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location Valdosta, ga
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seen Sep 20 at 17:41

I am just a man who has an insatiable desire for knowledge.

"For the rest, brethren, whatever is true, whatever is worthy of reverence and is honorable and seemly, whatever is just, whatever is pure, whatever is lovely and lovable, whatever is kind and winsome and gracious, if there is any virtue and excellence, if there is anything worthy of praise, think on and weigh and take account of these things [fix your minds on them]."~ Philippians 4:8


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awarded  Autobiographer
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comment Determining the Wave Function From Initial Conditions
Oh, I see. You are using terminology that I am unfamiliar with. I still do not see how this relates to the wave function being only a mixture of the first two stationary states.
Aug
15
comment Determining the Wave Function From Initial Conditions
Well, I did not define them, but the textbook I am using does, which is Griffith's Introduction To Quantum Mechanics. Here is what he says regarding stationary states: "Although the wave function itself does (obviously) depend on $t$, the probability density, $|\Psi(x,t)|^2 = \Psi^* \Psi = \psi e^{i Et/\hbar} \psi e^{-i Et/\hbar} = |\psi(x)|^2$ does not.
Aug
15
comment Determining the Wave Function From Initial Conditions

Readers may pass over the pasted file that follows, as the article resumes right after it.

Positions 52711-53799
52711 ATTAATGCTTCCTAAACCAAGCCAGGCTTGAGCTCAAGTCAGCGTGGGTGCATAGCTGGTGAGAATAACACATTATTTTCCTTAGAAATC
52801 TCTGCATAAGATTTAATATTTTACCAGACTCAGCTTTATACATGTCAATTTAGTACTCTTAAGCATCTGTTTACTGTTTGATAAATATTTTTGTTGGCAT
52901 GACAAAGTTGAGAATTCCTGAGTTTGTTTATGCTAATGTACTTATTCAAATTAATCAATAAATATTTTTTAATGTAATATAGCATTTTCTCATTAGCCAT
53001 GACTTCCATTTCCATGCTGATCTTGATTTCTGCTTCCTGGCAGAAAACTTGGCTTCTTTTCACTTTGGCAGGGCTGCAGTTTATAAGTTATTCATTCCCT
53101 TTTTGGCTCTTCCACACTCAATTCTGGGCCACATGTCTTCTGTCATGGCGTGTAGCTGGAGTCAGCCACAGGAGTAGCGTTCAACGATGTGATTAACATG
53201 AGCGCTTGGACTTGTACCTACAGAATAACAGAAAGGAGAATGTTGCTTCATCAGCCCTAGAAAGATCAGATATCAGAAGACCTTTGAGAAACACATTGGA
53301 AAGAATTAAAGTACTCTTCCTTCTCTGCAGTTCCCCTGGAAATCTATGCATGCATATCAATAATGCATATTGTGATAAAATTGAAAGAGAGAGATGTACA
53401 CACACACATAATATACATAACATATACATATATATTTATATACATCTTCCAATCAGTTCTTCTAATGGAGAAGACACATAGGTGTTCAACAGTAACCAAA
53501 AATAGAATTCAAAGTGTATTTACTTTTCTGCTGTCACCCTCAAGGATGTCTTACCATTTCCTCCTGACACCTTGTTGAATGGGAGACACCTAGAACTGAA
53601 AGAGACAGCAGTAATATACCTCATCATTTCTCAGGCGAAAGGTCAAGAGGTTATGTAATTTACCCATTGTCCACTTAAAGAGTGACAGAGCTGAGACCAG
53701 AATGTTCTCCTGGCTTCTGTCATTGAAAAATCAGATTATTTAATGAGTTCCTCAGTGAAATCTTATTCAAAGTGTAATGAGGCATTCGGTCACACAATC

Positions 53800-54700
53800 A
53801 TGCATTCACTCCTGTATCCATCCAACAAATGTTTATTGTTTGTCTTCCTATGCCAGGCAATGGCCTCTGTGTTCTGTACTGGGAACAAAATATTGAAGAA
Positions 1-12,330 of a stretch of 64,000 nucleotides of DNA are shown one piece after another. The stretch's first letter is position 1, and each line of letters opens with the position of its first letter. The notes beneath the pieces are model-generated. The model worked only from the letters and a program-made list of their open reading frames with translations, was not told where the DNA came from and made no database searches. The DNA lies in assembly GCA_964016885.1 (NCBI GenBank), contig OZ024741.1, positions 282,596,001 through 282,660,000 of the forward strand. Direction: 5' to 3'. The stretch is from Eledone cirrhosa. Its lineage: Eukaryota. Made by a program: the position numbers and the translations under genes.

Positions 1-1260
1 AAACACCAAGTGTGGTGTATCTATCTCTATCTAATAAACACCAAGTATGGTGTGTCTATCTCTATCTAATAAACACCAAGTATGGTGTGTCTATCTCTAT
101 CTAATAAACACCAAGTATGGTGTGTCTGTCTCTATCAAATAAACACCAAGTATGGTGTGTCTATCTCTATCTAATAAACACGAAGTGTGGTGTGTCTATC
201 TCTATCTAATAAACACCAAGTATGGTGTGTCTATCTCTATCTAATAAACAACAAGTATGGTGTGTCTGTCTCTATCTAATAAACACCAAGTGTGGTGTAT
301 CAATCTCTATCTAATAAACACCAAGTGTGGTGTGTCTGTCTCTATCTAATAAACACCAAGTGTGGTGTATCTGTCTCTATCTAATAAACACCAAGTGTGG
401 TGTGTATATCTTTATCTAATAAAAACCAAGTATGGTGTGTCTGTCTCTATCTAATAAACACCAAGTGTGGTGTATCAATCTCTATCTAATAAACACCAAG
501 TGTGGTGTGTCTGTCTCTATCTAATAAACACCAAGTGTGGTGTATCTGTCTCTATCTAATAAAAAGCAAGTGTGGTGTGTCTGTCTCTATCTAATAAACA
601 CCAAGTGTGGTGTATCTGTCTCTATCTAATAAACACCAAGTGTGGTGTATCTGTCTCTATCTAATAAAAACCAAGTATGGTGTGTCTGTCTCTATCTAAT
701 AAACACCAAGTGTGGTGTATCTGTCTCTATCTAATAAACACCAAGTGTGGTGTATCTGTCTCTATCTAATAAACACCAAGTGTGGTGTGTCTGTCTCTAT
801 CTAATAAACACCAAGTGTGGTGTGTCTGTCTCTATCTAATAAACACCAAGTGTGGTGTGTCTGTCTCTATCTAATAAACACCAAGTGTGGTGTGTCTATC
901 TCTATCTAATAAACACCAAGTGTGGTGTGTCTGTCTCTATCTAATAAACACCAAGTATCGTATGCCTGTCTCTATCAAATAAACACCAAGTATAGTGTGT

So, what other justification could be used? The answer key does not use this operator, nor is it spoken of in the chapter from which this problem comes from.
Aug
15
comment Determining the Wave Function From Initial Conditions
@ACuriousMind I do not know of this time evolution operator of which you speak.
Aug
15
comment Determining the Wave Function From Initial Conditions
Yes, exactly. As far as I understand, the most general solution of the infinite well is $\Psi (x,t) = \sum_{n=1}^{\infty} c_n \psi_n(x) \phi_n(t)$, where the coefficients are $c_n = \sqrt{\frac{2}{a}} \int_{0}^{a} \sin(\frac{n \pi}{a} x) \Psi(x,t)$. Why wouldn't I use these two equations to calculate the wavefunction for all future times?
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asked Determining the Wave Function From Initial Conditions
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accepted Finding Interatomic Spacing
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asked Finding Interatomic Spacing
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comment How should a theoretical physicist study maths?
A very interesting response to the query.
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awarded  Notable Question
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awarded  Notable Question
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comment Collision Between Two Particles: Writing the Mass As A Function of The Angle
I don't believe this is a duplicate: I am asking for advice as to how I might write $\displaystyle \frac{m_1}{m_2}$ as a function of the angle (some angle); but the other question asks to verify unrelated equations.
Jan
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comment Collision Between Two Particles: Writing the Mass As A Function of The Angle
Well, I was defining $\theta$ as the angle between the final velocity vectors. Would this not be helpful?
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asked Collision Between Two Particles: Writing the Mass As A Function of The Angle